Translucent objects – this is caused by the presence of a translucent object or surface in the scene.
Multi-surface reflections (or diffuse interreflections) – multi-surface reflections are caused when there are multiple obstructions in the light’s path. This phenomenon is more likely to happen when the objects are placed in multiple 2D or 3D planes. This could also happen when the texture of the target object is uneven.
Ghosting or lens flare – ghosting is the phenomenon of the light bouncing off different lens elements – or even the sensor – when the light from a natural or artificial source directly falls on them.
Multipath reflection caused by a camera placed on a table (image is from the point of view of the camera)
When the TOF camera is placed on the table as shown in the above figure, owing to the reflection from the table surface in the light’s path, the depth map is completely affected. As you can see, even a far object like the wall in the scene is shown as red (red indicates that the object is nearer relative to the other objects in the scene).
Since, in these scenarios, several optical paths are juxtaposed at a single pixel, the measurement of depth gets significantly affected. Industry experts also opine that this is one of the leading causes of errors in even the most advanced ToF sensors.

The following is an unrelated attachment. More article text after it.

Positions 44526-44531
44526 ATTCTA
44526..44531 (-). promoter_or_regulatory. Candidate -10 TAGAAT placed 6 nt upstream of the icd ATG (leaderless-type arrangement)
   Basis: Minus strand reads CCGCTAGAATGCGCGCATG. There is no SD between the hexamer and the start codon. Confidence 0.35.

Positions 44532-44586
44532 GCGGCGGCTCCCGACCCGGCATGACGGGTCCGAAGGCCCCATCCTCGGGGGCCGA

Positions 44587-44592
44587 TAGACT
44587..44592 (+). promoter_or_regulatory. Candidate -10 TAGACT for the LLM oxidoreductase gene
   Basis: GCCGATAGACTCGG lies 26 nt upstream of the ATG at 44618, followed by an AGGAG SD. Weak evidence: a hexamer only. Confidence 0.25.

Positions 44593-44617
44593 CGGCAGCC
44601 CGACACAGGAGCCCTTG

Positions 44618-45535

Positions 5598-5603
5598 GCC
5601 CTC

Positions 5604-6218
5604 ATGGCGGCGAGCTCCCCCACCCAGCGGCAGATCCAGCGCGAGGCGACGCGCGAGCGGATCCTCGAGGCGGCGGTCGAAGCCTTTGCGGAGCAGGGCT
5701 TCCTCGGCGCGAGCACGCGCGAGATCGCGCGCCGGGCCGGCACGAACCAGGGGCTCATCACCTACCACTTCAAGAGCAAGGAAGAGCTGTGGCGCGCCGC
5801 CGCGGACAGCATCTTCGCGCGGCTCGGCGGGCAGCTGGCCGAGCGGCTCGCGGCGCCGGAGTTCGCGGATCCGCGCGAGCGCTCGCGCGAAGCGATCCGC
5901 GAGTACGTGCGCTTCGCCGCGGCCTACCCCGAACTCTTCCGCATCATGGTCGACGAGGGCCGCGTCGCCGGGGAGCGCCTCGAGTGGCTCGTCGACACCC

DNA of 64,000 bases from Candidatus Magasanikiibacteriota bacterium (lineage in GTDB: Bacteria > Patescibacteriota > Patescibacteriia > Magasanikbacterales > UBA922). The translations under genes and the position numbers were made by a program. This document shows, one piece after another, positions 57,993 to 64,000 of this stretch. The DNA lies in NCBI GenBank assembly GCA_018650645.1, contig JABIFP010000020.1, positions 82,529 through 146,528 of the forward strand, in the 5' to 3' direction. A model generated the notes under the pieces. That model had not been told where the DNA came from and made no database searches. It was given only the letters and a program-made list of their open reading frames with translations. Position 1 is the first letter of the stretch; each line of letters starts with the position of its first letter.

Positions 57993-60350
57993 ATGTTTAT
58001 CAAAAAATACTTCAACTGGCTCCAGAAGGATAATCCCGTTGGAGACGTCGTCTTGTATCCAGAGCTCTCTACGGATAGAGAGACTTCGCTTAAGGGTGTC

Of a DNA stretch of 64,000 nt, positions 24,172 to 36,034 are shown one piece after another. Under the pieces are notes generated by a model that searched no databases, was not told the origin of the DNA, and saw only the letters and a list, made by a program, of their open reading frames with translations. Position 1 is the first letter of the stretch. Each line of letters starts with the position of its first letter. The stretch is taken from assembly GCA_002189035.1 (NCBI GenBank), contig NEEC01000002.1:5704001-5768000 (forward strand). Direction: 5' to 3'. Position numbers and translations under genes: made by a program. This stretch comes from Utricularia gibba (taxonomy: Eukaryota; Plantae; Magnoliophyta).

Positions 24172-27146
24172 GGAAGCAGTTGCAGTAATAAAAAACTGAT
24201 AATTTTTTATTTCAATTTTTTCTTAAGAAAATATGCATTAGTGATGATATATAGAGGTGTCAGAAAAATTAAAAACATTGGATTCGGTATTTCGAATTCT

3 ways to minimize multipath interference
Multipath interference is a challenging problem to solve since it involves the combination of multiple light paths. It is close to impossible to completely mitigate it. However, there are ways in which this can be minimized to ensure maximum accuracy of a time of flight camera. Let us look at these methods in detail in this section.
This involves setting up the target scene in such a way that interference is minimized. Following are the steps you can take to do this while setting up the camera.
Before you finalize the position, make sure that any bright objects in the vicinity are removed. If unavoidable, for example – a bright fixed surface, you can use a suitable tripod to place the camera at an elevated level. Please have a look at the below image to understand the difference this can make: